Limited Taxation & Government
Post Office Box 408    Peabody, Massachusetts   01960     (617) 248-0022
E-Mail:       Web-page:

CLT&G Update
Wednesday, August 12, 1998

This quiet summer news day is a good time to look at just where we taxpayers stand now that the dust's more or less settled. Call it "summer reading."

Our tax over-payments are still pouring in, faster than even last year. But the Bacon Hill Cabal has insured itself that there is plenty of slack room in the expanded "Slushy-Day Fund" to bury the plunder. And if it appears that their personal piggy-bank still might overflow, hey, the pols will just move the goal post again, perhaps to two billion of our dollars next time.

And lest we forget, there's a very good reason why "The Best Legislature Money Can Buy" hasn't officially ended its session, prorogued and gone home for the year like almost every other state legislature in the country: M-O-N-E-Y of course!


State House News Service
ADVANCES - August 7, 1998

PROSPECTS . . . The debate over how to spend excess dollars could be replayed next year at this time if last month's revenue numbers hold true throughout the fiscal year. Last week, the Department of Revenue reported that July's revenues were up 12.1 percent over July of last year. The first month of fiscal 1999 showed the state had collected $96.4 million more in taxes than it did in July of 1997. If revenues continue to grow beyond expectations, state leaders at this time next year may again have the enviable problem of deciding how to spend another huge surplus.


State House News Service

August 10, 1998

There is $834 million in the rainy day fund now, with another $150 million to be poured into it by way of the supplemental budget Cellucci signed today. That total of $984 million means there is room for another $441 million in excess revenues before a tax cut would be triggered above the $1.425 billion level.


One of our member-activists and candidate for State Rep in the 12th Middlesex District (Newton), Richard N. Freedman, asked:

"Our legislature became a 'full-time legislature,' as CLT&G used to point out, when federal tax laws provided a benefit to legislators, a commuting deduction, for days when the legislature is in session. Does that deduction still apply to 'informal' sessions?"

The clearest way to answer this is to repost the following 1995 Associated Press report.

Chip Ford --

Legislators Keep Parley Going, Money Coming
by Glen Johnson, Associated Press
November 17, 1995

BOSTON - Members of the House and Senate bickered up to midnight yesterday about whether to formally or informally end their legislative year, but it was more than a question of semantics.

It was, in part, a matter of money. If the Legislature formally ended its session, called "proroguing," legislators who live more than 50 miles from the Statehouse would have been ineligible for a special tax break they receive from the federal government.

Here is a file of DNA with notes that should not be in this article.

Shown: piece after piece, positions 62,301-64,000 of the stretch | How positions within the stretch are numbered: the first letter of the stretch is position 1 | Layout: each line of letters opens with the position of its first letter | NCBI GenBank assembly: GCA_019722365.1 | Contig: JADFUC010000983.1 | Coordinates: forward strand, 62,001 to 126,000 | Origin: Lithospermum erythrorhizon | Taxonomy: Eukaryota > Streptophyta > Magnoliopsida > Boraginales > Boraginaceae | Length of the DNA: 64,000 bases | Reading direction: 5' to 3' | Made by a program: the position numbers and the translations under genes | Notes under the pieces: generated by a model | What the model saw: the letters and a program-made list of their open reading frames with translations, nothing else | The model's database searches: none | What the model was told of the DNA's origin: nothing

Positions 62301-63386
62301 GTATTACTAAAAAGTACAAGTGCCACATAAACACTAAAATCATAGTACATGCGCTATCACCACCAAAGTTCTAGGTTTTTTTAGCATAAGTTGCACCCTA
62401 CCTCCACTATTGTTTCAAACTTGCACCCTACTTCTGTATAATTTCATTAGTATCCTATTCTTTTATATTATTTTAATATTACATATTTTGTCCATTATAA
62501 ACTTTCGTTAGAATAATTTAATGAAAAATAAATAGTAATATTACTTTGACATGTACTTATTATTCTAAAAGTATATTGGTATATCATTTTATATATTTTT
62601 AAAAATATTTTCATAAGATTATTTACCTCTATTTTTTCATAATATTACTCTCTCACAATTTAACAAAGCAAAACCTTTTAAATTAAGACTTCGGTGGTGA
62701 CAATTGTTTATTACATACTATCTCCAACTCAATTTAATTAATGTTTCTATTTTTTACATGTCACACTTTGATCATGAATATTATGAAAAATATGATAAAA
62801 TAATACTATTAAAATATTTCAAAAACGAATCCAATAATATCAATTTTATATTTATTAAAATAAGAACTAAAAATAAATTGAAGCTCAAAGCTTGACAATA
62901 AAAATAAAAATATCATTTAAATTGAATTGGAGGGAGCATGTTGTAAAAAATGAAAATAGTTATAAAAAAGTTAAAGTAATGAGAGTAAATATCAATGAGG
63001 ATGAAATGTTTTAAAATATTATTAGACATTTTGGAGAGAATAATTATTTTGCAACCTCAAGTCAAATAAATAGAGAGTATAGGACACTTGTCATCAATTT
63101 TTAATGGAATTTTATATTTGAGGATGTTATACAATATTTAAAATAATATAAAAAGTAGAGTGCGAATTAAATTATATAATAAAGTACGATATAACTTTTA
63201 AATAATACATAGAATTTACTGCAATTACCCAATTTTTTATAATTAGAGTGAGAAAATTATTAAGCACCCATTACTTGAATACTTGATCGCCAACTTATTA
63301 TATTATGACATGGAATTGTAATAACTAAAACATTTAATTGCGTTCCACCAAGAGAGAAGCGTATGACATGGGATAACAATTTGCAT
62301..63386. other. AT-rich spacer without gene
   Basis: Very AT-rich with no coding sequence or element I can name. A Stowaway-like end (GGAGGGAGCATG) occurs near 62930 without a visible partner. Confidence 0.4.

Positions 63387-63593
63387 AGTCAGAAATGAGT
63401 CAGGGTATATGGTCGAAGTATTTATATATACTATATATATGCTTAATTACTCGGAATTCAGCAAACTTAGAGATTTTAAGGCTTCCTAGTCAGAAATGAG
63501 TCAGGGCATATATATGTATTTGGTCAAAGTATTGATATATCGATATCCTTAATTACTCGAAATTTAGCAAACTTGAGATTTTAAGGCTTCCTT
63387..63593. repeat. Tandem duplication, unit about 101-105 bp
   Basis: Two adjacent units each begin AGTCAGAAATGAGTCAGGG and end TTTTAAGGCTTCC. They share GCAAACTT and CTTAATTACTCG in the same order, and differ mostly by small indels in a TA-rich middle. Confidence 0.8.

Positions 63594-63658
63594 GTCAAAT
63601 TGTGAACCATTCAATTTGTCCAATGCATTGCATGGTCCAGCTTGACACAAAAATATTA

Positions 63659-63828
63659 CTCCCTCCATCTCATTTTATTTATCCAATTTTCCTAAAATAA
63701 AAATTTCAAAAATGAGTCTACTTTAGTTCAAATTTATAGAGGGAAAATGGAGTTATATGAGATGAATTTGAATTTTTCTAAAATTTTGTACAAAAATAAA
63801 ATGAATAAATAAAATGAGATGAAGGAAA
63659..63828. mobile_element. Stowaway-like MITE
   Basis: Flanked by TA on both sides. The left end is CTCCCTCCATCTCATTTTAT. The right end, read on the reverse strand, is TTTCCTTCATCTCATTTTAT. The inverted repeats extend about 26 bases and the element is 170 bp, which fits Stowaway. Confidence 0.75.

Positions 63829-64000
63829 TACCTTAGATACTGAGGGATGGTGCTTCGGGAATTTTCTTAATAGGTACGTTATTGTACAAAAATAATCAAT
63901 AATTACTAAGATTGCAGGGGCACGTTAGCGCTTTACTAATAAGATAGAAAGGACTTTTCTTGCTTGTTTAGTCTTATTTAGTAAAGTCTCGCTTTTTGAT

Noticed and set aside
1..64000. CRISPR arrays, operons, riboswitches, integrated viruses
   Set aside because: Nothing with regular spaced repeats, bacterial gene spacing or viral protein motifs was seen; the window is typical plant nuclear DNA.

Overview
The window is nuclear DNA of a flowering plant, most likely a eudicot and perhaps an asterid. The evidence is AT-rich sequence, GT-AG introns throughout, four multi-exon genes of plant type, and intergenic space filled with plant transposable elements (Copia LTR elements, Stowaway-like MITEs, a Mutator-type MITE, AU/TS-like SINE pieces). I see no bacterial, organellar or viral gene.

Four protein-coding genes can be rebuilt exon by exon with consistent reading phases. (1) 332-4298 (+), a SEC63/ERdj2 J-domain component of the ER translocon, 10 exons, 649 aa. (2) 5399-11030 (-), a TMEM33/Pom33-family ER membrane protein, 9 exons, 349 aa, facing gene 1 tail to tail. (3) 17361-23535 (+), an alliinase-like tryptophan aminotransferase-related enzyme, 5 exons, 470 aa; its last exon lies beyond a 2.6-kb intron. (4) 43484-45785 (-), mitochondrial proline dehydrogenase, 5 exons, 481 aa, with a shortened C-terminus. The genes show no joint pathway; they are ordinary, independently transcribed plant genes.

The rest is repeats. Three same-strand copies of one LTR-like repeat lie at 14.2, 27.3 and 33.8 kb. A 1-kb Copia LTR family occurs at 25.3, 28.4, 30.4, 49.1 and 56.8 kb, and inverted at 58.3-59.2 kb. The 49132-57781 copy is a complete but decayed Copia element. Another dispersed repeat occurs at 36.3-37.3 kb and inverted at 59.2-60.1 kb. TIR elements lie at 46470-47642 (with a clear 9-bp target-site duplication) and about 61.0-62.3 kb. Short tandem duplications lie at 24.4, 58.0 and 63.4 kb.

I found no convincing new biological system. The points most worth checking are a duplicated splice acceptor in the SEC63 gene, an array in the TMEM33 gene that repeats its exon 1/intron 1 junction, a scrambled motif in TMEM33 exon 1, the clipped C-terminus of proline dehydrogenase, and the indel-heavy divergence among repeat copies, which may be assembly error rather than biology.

During the recent trial of Sen. Henri Rauschenbach, R-Brewster, he acknowledged using the write-off to eliminate his federal tax bill in 1991.

Also, if the House and Senate had prorogued, all 200 members of the Legislature would have had a much harder time justifying a daily expense allowance they receive. It pays them $5 to $50 each day they travel to the Statehouse.

Both perks are in addition to the $46,410 base salary legislators receive each year.

In the end, House Speaker Charles Flaherty wanted to adjourn but Senate President William Bulger did not, so the Legislature did not prorogue. Both the House and Senate can continue to meet informally -- and legislators can continue qualifying for their tax break and expense allowance.

In order to formally end a legislative session both the House and Senate have to pass a bill saying they have finished their business, and then they must present that bill to the governor for his acceptance. It is something that has been done only once in the past 15 years.

The specter of proroguing was raised this year because the Legislature was using new rules requiring it to end formal deliberative sessions at midnight Nov. 15. Flaherty suggested that proroguing to make the point that the House and Senate had adhered to their new rules.

Doing so would have prevented all legislative activity until the first Wednesday in January, the traditional start of the new legislative year.

Proroguing was commonplace until 1981; that was the year the federal government modified a tax break applying to state legislators across the country.

On Jan. 1, 1976, Congress instituted a tax change that allowed state legislators to write-off a portion of their income, supposedly to cover meals, lodging and incidental expenses incurred while performing their jobs.

The write-off was renewed annually until 1981, when it was made permanent by the Economic Recovery Act of 1981. At the same time, the write-off was limited to only those legislators living more than 50 miles from their state capitol building.

The deduction allows legislators to write-off the higher of the two amounts: the per diem rate their state pays its employees for meals, lodging and incidental expenses when they take a business trip, or the federal government's rate for its employees.

In Massachusetts, the federal rate prevails - $139.00 per day.

While the law ostensibly was created to cover travel expenses, it applies to any day a legislature is in session, including weekends and days when neither the House nor the Senate meets formally.

Legislators do not have to submit receipts to justify the write-off.

The write-off also is in effect during recesses up to four days long.

NOTE: In accordance with Title 17 U.S.C. section 107, this material is distributed without profit or payment to those who have expressed a prior interest in receiving this information for non-profit research and educational purposes only.

Return to Updates page